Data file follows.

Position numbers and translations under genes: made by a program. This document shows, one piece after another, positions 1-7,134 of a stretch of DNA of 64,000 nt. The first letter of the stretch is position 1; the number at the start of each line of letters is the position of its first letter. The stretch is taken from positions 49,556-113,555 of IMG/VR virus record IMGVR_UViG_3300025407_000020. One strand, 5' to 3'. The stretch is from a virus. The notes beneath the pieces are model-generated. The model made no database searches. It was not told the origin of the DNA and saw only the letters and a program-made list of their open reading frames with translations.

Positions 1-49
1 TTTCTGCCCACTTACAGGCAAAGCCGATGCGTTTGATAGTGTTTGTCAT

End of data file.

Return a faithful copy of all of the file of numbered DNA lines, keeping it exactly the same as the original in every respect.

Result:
Position numbers and translations under genes: made by a program. This document shows, one piece after another, positions 1-7,134 of a stretch of DNA of 64,000 nt. The first letter of the stretch is position 1; the number at the start of each line of letters is the position of its first letter. The stretch is taken from positions 49,556-113,555 of IMG/VR virus record IMGVR_UViG_3300025407_000020. One strand, 5' to 3'. The stretch is from a virus. The notes beneath the pieces are model-generated. The model made no database searches. It was not told the origin of the DNA and saw only the letters and a program-made list of their open reading frames with translations.

Positions 1-49
1 TTTCTGCCCACTTACAGGCAAAGCCGATGCGTTTGATAGTGTTTGTCAT